By Alexei Oreskovic and Tanya Agrawal
SAN FRANCISCO (Reuters) - Shares of Weibo Corp rose as much as 41 percent in their U.S. debut on Thursday, sweeping aside concerns that censorship in China will hurt the growth of the country's Internet sector and broader worries about the outlook for tech-sector stocks.
Investors are watching the biggest debut of a Chinese Internet company in years, hoping for clues as to demand for the highly anticipated IPO of far larger e-commerce giant Alibaba Group Holding Ltd.
Sina Weibo's early gains came after the owner of a Chinese Twitter-like messaging service priced its shares at the very bottom of a target range of $17 (10.12 pounds) to $19, and cut its offer to 16.8 million American Depositary Shares from 20 million.
The stock soared as much as 41 percent to $24.48 in early afternoon trading, valuing the company at about $4.7 billion.
That surge caught some investors off-guard because of its well-known susceptibility to unpredictable Chinese censorship and the uncertain outcome of intense domestic competition with the likes of Tencent Holdings Inc.
"People had concerns that there's some competition over there and that engagement on Weibo may be challenged in the future, but I think Weibo is still a social media platform, that people still use it every day," said Henry Guo of JG Capital.
"I'm expecting the censorship and monitoring to continue. But I don't see any risk as far as Weibo's existence."
Weibo, in which Alibaba owns a stake, often prompts comparisons with Twitter Inc but its market value is a fraction of the San Francisco company's. At Wednesday's close, Twitter was valued at about $26 billion.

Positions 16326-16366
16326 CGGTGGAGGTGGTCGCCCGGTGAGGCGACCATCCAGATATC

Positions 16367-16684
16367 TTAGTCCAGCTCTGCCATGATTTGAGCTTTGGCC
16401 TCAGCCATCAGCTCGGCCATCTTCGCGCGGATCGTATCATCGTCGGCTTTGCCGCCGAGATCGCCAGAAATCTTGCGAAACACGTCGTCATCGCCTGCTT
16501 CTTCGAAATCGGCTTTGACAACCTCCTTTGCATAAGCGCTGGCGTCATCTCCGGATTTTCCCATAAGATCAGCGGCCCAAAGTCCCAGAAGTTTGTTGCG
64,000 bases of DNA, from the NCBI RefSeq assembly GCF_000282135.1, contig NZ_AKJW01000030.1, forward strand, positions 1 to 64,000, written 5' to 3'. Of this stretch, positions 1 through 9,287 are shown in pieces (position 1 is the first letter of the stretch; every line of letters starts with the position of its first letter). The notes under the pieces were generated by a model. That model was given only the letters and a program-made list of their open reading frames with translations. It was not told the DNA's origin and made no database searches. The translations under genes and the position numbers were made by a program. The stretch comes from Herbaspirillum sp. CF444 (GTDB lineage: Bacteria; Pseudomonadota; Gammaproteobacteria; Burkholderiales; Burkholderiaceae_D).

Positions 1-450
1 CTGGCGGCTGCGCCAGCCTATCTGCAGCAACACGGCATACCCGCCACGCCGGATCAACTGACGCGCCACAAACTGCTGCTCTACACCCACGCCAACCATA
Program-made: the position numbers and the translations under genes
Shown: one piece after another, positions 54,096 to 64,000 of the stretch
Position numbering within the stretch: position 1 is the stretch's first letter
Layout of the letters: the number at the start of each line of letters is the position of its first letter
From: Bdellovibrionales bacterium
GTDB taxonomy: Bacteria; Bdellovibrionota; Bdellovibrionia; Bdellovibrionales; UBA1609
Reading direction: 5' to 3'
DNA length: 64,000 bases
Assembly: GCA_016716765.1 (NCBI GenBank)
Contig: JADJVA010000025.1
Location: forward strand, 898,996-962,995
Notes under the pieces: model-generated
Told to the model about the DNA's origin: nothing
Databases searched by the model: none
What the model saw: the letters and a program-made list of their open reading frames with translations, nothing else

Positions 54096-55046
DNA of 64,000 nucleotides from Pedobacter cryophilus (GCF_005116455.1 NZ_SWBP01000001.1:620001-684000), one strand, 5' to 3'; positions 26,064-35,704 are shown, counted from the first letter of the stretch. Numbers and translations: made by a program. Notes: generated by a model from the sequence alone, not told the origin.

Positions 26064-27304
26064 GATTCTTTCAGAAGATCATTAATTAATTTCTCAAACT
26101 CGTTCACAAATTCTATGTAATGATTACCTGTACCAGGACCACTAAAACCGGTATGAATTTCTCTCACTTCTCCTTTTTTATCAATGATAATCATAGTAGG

Weibo, whose name means "micro blog" in Chinese, has grown at breakneck speed in a country where Twitter is banned, but there's evidence that its user growth has slowed as China cracks down on criticism of the ruling Communist Party.
A rule that took effect in September imposes a prison sentence of up to three years for those who knowingly share false information online. That had a chilling effect on Weibo.
Research commissioned by Britain's The Telegraph found that posts fell as much as 70 percent after rule was announced.
And it's also battling intense domestic competition. People who once used sites such as Weibo's are now flocking to messaging apps such as Tencent Holdings Ltd's WeChat.
Unlike Weibo, WeChat allows users to communicate in private circles of friends. The service leaped from 121 million global monthly active users at the end of September 2012 to 272 million in just a year.
Yet WeChat itself isn't immune to government censorship. Last month, authorities closed dozens of popular accounts, including those held by widely read columnists and investigative journalist Luo Changping.
A GOOD START
Sina Weibo's sterling debut could pave the way for its peers. Alibaba is expected to file as early as next week for a U.S. IPO that could raise as much as $15 billion. That would make it the biggest internet company IPO since Facebook Inc's $16 billion coming-out party in 2012.
U.S. IPOs raised more than $18 billion in the first three months of the year, making it the best quarter in more than a decade. Technology companies raised about $4 billion of the total, compared with $1 billion in the same period last year.
But investors may be having second thoughts as valuations -- particularly for tech and biotech companies - become stretched. The Nasdaq Composite index has fallen about 6.5 percent since its March 6 high, and recorded its biggest one-day drop in two and a half years last week.
Sina Weibo's offering, whose lead underwriters were Goldman Sachs and Credit Suisse, raised $286 million, much of which will go to its parent. Weibo is controlled by Web portal company Sina Corp, whose stake falls to 56.9 percent from 77.6 percent after the IPO.
Alibaba, which paid $585.8 million for an 18 percent stake in the company last year, will increase its holding to 32 percent and will also appoint a director to the board.
(Reporting by Tanya Agrawal in Bangalore and Yimou Lee, Elzio Barreto and Denny Thomas in Hong Kong; Editing by Ted Kerr and John Pickering)